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Regarding the agreement between educational and clinical expectations, one student commented: “we had performing nasogastric intubation when the ward nurse complained that they and the other students merely disturbed the ward routine”. Another student wished that the nurses and supervisors had been made aware of the students’ tasks so that, for instance, in addition to monitoring patients’ vital signs, they could also learn other clinical skills needed in every ward. Regarding the educational environment, most students thought that the educational equipment and facilities were inadequate and that high student numbers and a lack of collaboration of medical system meant that there were no nursing procedures in place. Regarding the lack of procedures, one student commented: “the most of the procedures which were taught in classes could not be applied in the hospital environment”. Another factor criticized by the students was collaboration with the medical system. One student said that: “the hospital staff did not help us, and that while staff were able to share their experiences with the students, they were reluctant to guide the students and believed that the presence of students made situations worse”. Another student said that: “the supervisors complained about the numbers of students in the wards, suggesting that the crowds caused disorder and disrupted patient treatment”. Students also emphasized the professional qualifications, skills, mastery and evaluation criteria of the clinical instructors. Most of the students thought that the clinical instructors were directly and indirectly an important factor in their learning. One student suggested that the instructors’ knowledge was not up to date and that inexperienced instructors were selected for apprenticeship courses. Regarding the instructors’ skills, one student said that “we experienced difficulty in IV injection for one of the patients, but the skill and clinical dexterity of one of the female nurses improved their self-confidence and taught them to perform the procedure”. The students indicated that: “the present assessment forms were not suitable for measuring students’ clinical skills during our apprenticeship, and did not cover all the practical skills in the various wards”. One student commented: “there was no logical relationship between the students’ apprenticeship scores and their ability levels”. Another student expressed: “the apprenticeship assessment lacked the standard practical assessment criteria, the assessment form was not specialized, that ward skills were not included in the forms, and that the students’ scores were thus incorrect”. Based on the students’ experiences, the clinical environment also had some deficiencies, and according to one student, one of the main shortage related to the equipment and facilities needed to provide the patients with optimal services and care. The gap of Theoretical-clinical education: This theme was emerged from the students’ emphasis on the integration of theoretical and clinical education, and from their views on the extent to which their theoretical education could be applied in real situations. The lack of coordination between theoretical and clinical education was a frequently reported problem in nursing education. All the students unanimously identified this problem as a gap between theory and practice, or in applying nursing processes in a clinical situation and applying scientific principles in a real clinical environment. One student commented: “there were difficulties in applying the theoretical knowledge those we they had learned. The procedures carried out on patients did not match with what we had learned in theory, and we were guided by what the nurses did in the wards, rather than by what we had learned in the classes”. On applying the nursing process, one student stated: “I had to take note of the nursing processes in the wards, but I was unable to carry out the processes alone”. In addition, some processes which were learned by nursing students were not used in hospitals. Students also mentioned the application of practical principles in caring for patients and the present ward routines. One student said that the unprofessional activities of ward nurses provided a poor educational example. For instance, nurses objected to students performing a technique correctly, and believed that performing procedures properly and according to the rules was only feasible in an educational environment, and that there was no need for such principles in real, practical situations, because there were many patients and few nurses. One student commented: “what I had learned was a waste of time because procedures were carried out differently in real situations, and I consequently forgot the methods that I had been taught”. 4. Discussion This was a qualitative study aimed to explaining the nursing students’ views and experiences concerning the problems and limitations of the current nursing education system. The students described the teaching methods as traditional and teacher-centered, inevitably resulting in minimal student participation. Although the goal of nursing education is to train skilled and experienced nurses who are capable of caring for patients in clinical 355

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environments (Peyrovi, Yadavar–Nikravesh, Oskouies, & Bertero, 2005), the present teaching and training methods do not equip students with decision-making skills. Nursing education thus needs to focus more on teaching methods that encourage problem solving skills and develop critical thinking potential (Gonzalez et al., 2008). The nature of the nursing profession requires nurses to have a real understanding of the subjects and to be able to apply the theories in practical situations. Some studies indicated that active education methods significantly promoted deep-thinking skills, as well as perpetuating the learned subjects in students’ minds (Mirbagher Ajorpaz & Ranjbar, 2009; Carcich & Rafti, 2007; Tiwari & Chan, 2006). Patel et al. showed that group discussions were more effective than lectures in terms of learning in clinical situations (Patel, Rocha, Branch, & Karlin, 2004). However, even though active learning methods have been shown to result in more effective and lasting learning, traditional teaching methods remain dominant in most educational institutes (Gonzalez et al., 2008). The prevalence of traditional methods is thought to derive from an easy-going culture, creating a security fringe for instructors and students, as well as reflecting a resistance to change. However, changes in educational methods and the promotion of educational quality need to be addressed. Studies which were carried out about nursing education in Iran showed that the instructors and trainers play a pivotal role (Yamani, Yousfy & hangiz, 2006; Barazpor Zanjani, Fereidoonimogadam, & Loorizade, 2008). Teachers play a vital role in promoting any educational system, and the results of the present study identified poor teaching methods, insufficient knowledge, incorrect evaluation methods, and lack of suitable clinical backgrounds as obstacles and limitations. These criticisms suggest that changes in educational strategies are required, in both theoretical and clinical situations (Gonzalez et al., 2008). Yamani et al. showed that using modern teaching methods, promoting the instructors’ scientific level, applying active educational solutions, and matching the theoretical education to professional needs could improve the nursing education (Yamani, Yousfy, & Hangiz, 2006). One study identified a lack of suitable educational equipment and facilities as a clinical education problem (Ouzouni, Nakakis, Koutsampasopoulos, & Kapadohos, 2010). Students in the current study were also unsatisfied with the clinical education environment and equipment, and they assessed the equipment and facilities as mediocre (Sharif & Masaumi, 2005; Jouybari, Brahimi, & Sanagoo, 2006; Alavi & Bedi, 2006; Aeien, Alhani, & Anooshe, 2009). Learning in the clinical teaching environment is considered to be a fundamental aspect of the nursing education curriculum, enabling nursing students to integrate their theoretical education into clinical practice, and bridging the gap between theory and action in the nursing profession. The teaching environment must therefore be standardized to help nursing students to achieve this integration. Our results corroborate the findings of previous reports (Barazpor Zanjani, Fereidoonimogadam, & loorizade, 2008; Jouybari, Brahimi, & Sanagoo, 2006; Alavi & bedi, 2006; Aeien, Alhani, & Anooshe, 2009; Lambert & Glacken, 2004). Wotton and Gondo found that most students were not satisfied with the methods of evaluation, and students believed that clinical evaluations were not objective (Wotton & Gondo, 2004), suggesting the need to revise the processes and tools which are used for such evaluations. Most students believed that there was a lack of coordination between the educational and ward expectations. Some studies have indicated that setting realistic goals that fit the current facilities and conditions help to improve the quality of clinical education (Jouybari, Brahimi, & Sanagoo, 2006; Alavi & Bedi, 2006; Aeien, Alhani, & Anooshe, 2009). Aeien et al. found that asking nursing students to perform activities requiring complex skills was unreasonable, and a close relationship between educational expectations and the expertise needed in clinical and practical situations was essential (Aeien, Alhani, & Anooshe, 2009). Students also identified problems with educational planning, such as students not being given clear job descriptions in some wards. This criticism was corroborated by Zighami et al., who found that 96 percent of students whom were asked believed that there was no clear and distinct job description in the wards (Zaighami, Faseleh Jahan-Miri, & Ghossbin, 2004). In contrast, a study of nursing students at Tehran University noted one of the strengths of the clinical education as student job descriptions being mentioned clearly in the set educational goals (Aeien, Alhani, & Anooshe, 2009). Experts believe that setting goals is an important and integral step in the learning process. Most students in the current study identified the professional qualifications of the instructors as a problem in terms of clinical education. Instructors’ performances are an important component of an effective clinical education, acting as a bridge between the theoretical and clinical aspects of nursing education. Our findings are in agreement with those of other studies of instructors’ performances in Iran. In some such 356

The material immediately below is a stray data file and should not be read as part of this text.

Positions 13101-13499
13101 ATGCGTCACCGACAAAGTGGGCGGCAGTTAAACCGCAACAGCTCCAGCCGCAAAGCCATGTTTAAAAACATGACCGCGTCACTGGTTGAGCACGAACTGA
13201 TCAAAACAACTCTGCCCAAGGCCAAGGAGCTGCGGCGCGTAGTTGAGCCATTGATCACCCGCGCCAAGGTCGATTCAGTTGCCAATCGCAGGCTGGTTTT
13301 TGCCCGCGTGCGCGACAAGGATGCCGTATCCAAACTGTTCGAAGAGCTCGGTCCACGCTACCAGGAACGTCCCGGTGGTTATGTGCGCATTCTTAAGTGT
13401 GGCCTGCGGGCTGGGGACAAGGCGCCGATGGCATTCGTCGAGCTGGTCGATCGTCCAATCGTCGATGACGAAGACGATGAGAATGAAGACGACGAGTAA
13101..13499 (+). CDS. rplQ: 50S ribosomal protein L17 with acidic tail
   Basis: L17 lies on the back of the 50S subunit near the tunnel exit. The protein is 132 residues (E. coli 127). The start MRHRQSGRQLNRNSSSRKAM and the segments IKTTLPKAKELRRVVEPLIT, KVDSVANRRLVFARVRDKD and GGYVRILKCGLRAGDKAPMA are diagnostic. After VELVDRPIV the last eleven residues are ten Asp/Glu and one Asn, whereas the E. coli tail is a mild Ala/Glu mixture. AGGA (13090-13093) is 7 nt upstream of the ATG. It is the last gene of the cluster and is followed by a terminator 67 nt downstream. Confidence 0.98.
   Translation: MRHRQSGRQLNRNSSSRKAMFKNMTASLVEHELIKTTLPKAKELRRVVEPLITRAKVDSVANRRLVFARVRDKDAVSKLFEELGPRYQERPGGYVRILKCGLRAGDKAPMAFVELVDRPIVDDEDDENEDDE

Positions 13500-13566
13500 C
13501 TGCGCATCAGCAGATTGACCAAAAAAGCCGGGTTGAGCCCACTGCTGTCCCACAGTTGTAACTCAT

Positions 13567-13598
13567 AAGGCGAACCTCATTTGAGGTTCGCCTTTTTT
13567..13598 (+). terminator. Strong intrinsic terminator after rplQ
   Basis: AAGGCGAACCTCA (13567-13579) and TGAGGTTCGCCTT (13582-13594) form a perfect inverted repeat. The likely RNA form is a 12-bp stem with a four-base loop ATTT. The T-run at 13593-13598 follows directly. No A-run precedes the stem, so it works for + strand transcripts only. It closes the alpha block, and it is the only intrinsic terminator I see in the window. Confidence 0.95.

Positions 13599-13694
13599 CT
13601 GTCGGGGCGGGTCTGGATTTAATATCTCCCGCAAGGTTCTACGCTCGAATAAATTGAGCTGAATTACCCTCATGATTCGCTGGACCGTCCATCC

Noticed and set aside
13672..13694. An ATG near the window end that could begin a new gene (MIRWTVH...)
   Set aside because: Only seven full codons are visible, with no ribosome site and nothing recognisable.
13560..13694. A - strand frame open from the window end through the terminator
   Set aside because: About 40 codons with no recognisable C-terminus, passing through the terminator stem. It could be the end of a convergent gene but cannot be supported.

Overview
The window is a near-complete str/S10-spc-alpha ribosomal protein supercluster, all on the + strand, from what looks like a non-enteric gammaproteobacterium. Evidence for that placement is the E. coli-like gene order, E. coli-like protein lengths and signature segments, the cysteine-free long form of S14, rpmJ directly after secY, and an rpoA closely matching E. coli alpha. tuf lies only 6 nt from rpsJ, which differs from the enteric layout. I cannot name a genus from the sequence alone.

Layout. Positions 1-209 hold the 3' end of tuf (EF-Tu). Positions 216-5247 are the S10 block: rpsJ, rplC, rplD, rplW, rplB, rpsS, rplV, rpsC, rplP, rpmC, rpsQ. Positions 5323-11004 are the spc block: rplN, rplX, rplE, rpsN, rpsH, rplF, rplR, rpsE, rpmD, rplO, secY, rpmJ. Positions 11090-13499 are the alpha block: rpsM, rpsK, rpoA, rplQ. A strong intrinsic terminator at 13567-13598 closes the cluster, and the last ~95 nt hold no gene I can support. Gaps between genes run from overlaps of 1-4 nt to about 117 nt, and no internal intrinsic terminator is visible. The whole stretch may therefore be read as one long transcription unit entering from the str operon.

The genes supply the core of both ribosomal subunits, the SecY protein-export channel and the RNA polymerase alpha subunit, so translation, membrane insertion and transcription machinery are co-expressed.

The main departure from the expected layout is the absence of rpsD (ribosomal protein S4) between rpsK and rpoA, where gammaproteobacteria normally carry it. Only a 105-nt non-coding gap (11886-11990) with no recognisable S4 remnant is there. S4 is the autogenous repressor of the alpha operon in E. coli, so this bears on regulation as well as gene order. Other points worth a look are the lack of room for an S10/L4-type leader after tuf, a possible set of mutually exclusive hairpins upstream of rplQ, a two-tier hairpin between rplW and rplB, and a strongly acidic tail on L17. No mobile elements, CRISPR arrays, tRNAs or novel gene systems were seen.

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studies, half the students believed that the instructors’ performances were not satisfactory (Alavi & Abedi, 2006; Zaighami, Faseleh Jahan-Miri, & Ghossbin, 2004), while most students in another study assessed the instructors’ performances as good (Aeien, Alhani, & Anooshe, 2009). A study of instructors’ qualifications for nursing teaching found that students expected instructors to be responsible for the transfer of theoretical and practical skills, and should help nursing students to recognize their occupational role as a nurse (role imprinting) (YamaniN, Yousfy, & Hangiz, 2006; Karimi Mooneghi, Dabbaghi, & Vehvilainen-Julkunen, 2009). These studies therefore suggest that efficient and experienced instructors could help students to acquire the highest levels of clinical skills. The existence of a gap between theory and action in nursing education and training is a long-standing problem, and the lag and discrepancy between the theoretical and clinical aspects of nursing education have caused much concern among instructors, professors, nurses and nursing students (Valizadeh, Abedi, Zamanzadeh, & Fathiazar, 2008). Most students in the current study pointed to the existence of a gap between theory and practice, a problem corroborated by other studies of this issue (Barazpor Zanjan, Fereidoonimogadam, & LoorizadeMR, 2008; Sharif & Masaumi, 2005; Jouybari, Brahimi, & Sanagoo, 2006; Valizadeh, Abedi, Zamanzadeh, & Fathiazar, 2008). One problem mentioned by the students in our study was that the nursing processes taught were not implemented in the wards. Salehy et al. found that most students believed that they lacked the necessary skills for caring for patients in accordance with the nursing process, and half of them said that they did not care for the patients based on the nursing process (Salehi et al., 2001). This suggests that the nursing education curriculum should be revised to fill the gap between the theoretical and practical aspects, and that the time lapse between the learned topics and apprenticeship should be shortened, giving students enough time to integrate the theoretical topics into their practical skills. Students’ views generally inferred that a high proportion of their time was allocated to memorizing large amounts of information that did not match the clinical requirements. Students also believed that active participation in the learning process was important, and claimed that they should learn the basic nursing knowledge to be able to solve the problems encountered in clinical situations. 5. Limitations of the Present Study One limitation of the present study was that the data were not collected via individual detailed semi-structured interviews, and more information could have been acquired. Further studies are thus needed to overcome these limitations. It is also recommended that a questionnaire based on the findings of the current study could be used to confirm or complement these results in other nursing and obstetric colleges. 6. Conclusions According to nursing students’ opinions and experiences, the factors influencing education quality have two dimensions. On the one hand, they emphasized the vital and determining role of hospital nursing staff in clinical education patterns, a lack of application of nursing processes, a failure to apply scientific principles, and incorrect education in clinical situations. On the other hand, students also recognized the existence of shortcomings in the curriculum, the fact that some theoretical subjects were not applied, and that traditional teaching methods continued to be used by instructors and trainers. The findings of the present study suggest that the curriculum needs to be revised, and that scientific potential and abilities must be promoted, and standards and validation criteria should be determined for teaching hospitals. Most importantly, the students’ theoretical and practical knowledge should be integrated to upgrade the quality of the nursing education. Acknowledgments: Thanks to the Zahedan Medical Sciences University Deputy for Research Affairs and to all the students who participated in the study. Conflict of Interest The authors declare that they have no competing interests. References Adami, M. F., & Kiger, A. (2005). A study of continuing Nurse education in malta: The importanee of national context. Nurse Edue today, Jan- uag, 25(1),78-84. Aeien, F., Alhani, F., & Anooshe, M. (2009). The experiences of nursing students instructors, and hospital administrators of nursing clerk –ship. Iranian Journal of Medical Edcation, 9(3), 191-199. Alavi, M., & Abedi, H. (2006). Nursing students experiences from effective clinical education. Journal of Sabzevar School of Medical Sciences, 3(3), 127-132 . Barazpor Zanjani, S. H., Fereidoonimogadam, M., & Loorizade, M. R. (2008). Clinical education status 357